Study population and setting
Between June 30 and August 31, 2020, matched samples (nasal, nasopharyngeal, and saliva) were collected from 307 patients with COVID-19-compatible symptoms listed as the chief complaint and 1,732 patients without (median age of total population: 56 years, 55% female) who were admitted to the hospital through the emergency department from a tertiary medical center in Los Angeles. The performance of the Quidel Sofia 2 SARS antigen fluorescent immunoassay was compared to a gold standard Fulgent COVID-19 RT-PCR test.
Summary of Main Findings
In those admitted to the hospital from the emergency department in a period of high COVID-19 community prevalence, 8% of patients without COVID-19-compatible symptoms as chief complaint and 39% of patients with COVID-19-compatible symptoms as chief complaint had a positive result from either test. Relative to the RT-PCR test, the Quidel rapid antigen test had a sensitivity of 61% in those without COVID-19-compatible symptoms as chief complaint and 72% in those with COVID-19-compatible symptoms as chief complaint. The specificity of the test was high (99.5% in patients without and 98.7% in patients with COVID-19-compatible symptoms as chief complaint). The results further confirm that rapid antigen tests produce results more promptly, are cost-effective, and highly specific, although they are less sensitive than RT-PCR tests.
This study is one of the first and largest to report on the performance of the Quidel rapid antigen test in the clinical setting.
In the study, patients were termed “symptomatic” or “asymptomatic” based on whether they had COVID-19-compatible symptoms listed as the chief complaint on admission to the emergency department which likely resulted in misclassification, as those with the chief complaint that was not suggestive of COVID-19 could still have had milder symptoms associated with the infection that were not recorded. Additionally, the study did not evaluate potential differences in rapid antigen performance by subgroups, such as by age (which ranged from 16-107 years). The study population was drawn from a single hospital in Los Angeles and only included those hospitalized from the emergency department, which may limit the generalizability of these findings to other clinical settings or the general population.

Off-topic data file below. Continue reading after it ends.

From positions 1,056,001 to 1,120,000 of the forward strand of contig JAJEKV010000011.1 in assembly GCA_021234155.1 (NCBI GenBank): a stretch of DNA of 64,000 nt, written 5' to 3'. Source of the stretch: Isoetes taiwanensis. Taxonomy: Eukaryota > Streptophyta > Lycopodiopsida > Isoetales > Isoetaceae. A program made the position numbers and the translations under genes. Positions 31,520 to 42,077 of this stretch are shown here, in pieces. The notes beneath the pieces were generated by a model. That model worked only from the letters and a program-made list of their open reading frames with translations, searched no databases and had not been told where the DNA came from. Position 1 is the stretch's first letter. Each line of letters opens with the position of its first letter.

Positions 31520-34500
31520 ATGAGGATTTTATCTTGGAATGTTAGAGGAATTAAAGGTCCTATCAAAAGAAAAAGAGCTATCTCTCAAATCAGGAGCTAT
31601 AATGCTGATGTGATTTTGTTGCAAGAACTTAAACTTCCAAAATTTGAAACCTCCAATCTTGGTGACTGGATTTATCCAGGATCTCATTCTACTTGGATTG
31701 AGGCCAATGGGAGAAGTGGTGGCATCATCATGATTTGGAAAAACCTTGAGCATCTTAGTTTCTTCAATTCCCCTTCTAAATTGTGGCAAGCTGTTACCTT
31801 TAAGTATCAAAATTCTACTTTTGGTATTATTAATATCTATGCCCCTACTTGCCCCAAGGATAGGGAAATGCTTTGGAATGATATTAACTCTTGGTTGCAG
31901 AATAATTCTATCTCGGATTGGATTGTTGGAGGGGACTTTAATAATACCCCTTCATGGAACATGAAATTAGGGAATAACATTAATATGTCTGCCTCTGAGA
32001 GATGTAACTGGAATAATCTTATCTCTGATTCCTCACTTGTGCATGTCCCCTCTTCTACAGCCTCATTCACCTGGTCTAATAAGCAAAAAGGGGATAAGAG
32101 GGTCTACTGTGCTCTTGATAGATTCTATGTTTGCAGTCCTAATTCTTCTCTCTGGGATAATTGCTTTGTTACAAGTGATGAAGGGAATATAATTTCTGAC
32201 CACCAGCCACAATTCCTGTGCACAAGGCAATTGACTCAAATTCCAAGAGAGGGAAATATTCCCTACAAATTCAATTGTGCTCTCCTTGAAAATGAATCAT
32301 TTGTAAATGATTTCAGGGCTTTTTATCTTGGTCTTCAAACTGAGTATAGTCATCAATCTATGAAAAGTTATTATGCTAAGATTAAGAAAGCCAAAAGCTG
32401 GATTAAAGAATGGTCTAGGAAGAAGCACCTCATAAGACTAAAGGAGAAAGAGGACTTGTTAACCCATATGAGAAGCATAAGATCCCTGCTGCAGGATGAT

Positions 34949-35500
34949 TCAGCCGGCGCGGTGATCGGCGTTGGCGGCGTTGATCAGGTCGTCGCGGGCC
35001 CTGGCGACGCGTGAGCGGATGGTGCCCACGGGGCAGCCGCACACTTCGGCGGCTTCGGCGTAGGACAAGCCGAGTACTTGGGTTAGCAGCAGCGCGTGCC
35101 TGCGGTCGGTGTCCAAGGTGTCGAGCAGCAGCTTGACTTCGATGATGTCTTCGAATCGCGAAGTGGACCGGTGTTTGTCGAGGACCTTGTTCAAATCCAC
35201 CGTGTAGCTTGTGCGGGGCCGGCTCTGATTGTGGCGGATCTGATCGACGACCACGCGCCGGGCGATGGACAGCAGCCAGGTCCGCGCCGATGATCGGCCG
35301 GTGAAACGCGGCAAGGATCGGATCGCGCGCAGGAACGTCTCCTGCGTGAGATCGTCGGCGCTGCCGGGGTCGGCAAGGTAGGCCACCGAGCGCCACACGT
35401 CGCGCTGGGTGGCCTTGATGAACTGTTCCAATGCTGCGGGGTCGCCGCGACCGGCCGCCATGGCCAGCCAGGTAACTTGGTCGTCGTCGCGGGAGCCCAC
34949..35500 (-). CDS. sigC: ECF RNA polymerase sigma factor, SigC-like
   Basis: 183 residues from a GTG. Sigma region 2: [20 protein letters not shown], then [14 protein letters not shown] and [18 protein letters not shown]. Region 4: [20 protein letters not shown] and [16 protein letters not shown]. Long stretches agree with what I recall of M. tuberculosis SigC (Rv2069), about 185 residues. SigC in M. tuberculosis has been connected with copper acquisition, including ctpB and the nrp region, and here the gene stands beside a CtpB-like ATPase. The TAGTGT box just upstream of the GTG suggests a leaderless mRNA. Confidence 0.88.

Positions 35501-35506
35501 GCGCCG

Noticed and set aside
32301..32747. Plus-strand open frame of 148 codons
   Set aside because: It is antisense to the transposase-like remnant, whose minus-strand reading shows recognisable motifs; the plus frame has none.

This study adds to the body of literature that shows rapid antigen detection tests have strong specificity yet modest sensitivity in COVID-19 patients, showing that positive results are generally correct while negative results may require further confirmatory RT-PCR testing, especially in high-COVID-19 prevalence conditions (such as patients entering the emergency department with COVID-19-compatible symptoms as their chief complaint).
This review was posted on: 4 September 2021